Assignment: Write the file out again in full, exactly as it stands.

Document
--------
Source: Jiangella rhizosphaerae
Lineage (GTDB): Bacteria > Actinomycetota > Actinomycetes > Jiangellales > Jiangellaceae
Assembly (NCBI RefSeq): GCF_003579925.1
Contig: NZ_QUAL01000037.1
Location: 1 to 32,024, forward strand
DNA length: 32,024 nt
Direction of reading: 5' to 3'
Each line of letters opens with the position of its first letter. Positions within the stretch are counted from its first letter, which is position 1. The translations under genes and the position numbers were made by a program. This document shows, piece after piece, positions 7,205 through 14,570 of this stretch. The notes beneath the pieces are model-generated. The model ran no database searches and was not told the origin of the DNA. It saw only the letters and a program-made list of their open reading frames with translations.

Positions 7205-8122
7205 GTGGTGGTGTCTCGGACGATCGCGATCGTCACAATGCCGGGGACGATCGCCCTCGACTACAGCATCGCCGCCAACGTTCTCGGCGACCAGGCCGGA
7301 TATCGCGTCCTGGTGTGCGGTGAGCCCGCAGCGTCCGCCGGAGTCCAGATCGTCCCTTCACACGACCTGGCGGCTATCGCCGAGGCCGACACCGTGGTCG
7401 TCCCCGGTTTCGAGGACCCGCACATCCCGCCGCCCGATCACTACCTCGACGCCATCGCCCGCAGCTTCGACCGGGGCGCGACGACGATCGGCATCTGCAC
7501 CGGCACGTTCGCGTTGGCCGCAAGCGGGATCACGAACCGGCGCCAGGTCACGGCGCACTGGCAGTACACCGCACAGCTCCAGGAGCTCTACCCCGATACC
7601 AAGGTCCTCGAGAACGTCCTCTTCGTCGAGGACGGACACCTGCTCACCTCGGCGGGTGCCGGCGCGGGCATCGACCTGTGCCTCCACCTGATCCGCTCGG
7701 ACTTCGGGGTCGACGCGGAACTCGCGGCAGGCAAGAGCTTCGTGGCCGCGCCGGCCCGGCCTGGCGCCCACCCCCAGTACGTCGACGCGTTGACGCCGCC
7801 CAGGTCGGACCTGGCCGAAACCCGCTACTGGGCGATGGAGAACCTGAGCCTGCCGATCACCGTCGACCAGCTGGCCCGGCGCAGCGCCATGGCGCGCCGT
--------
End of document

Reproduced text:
Source: Jiangella rhizosphaerae
Lineage (GTDB): Bacteria > Actinomycetota > Actinomycetes > Jiangellales > Jiangellaceae
Assembly (NCBI RefSeq): GCF_003579925.1
Contig: NZ_QUAL01000037.1
Location: 1 to 32,024, forward strand
DNA length: 32,024 nt
Direction of reading: 5' to 3'
Each line of letters opens with the position of its first letter. Positions within the stretch are counted from its first letter, which is position 1. The translations under genes and the position numbers were made by a program. This document shows, piece after piece, positions 7,205 through 14,570 of this stretch. The notes beneath the pieces are model-generated. The model ran no database searches and was not told the origin of the DNA. It saw only the letters and a program-made list of their open reading frames with translations.

Positions 7205-8122
7205 GTGGTGGTGTCTCGGACGATCGCGATCGTCACAATGCCGGGGACGATCGCCCTCGACTACAGCATCGCCGCCAACGTTCTCGGCGACCAGGCCGGA
7301 TATCGCGTCCTGGTGTGCGGTGAGCCCGCAGCGTCCGCCGGAGTCCAGATCGTCCCTTCACACGACCTGGCGGCTATCGCCGAGGCCGACACCGTGGTCG
7401 TCCCCGGTTTCGAGGACCCGCACATCCCGCCGCCCGATCACTACCTCGACGCCATCGCCCGCAGCTTCGACCGGGGCGCGACGACGATCGGCATCTGCAC
7501 CGGCACGTTCGCGTTGGCCGCAAGCGGGATCACGAACCGGCGCCAGGTCACGGCGCACTGGCAGTACACCGCACAGCTCCAGGAGCTCTACCCCGATACC
7601 AAGGTCCTCGAGAACGTCCTCTTCGTCGAGGACGGACACCTGCTCACCTCGGCGGGTGCCGGCGCGGGCATCGACCTGTGCCTCCACCTGATCCGCTCGG
7701 ACTTCGGGGTCGACGCGGAACTCGCGGCAGGCAAGAGCTTCGTGGCCGCGCCGGCCCGGCCTGGCGCCCACCCCCAGTACGTCGACGCGTTGACGCCGCC
7801 CAGGTCGGACCTGGCCGAAACCCGCTACTGGGCGATGGAGAACCTGAGCCTGCCGATCACCGTCGACCAGCTGGCCCGGCGCAGCGCCATGGCGCGCCGT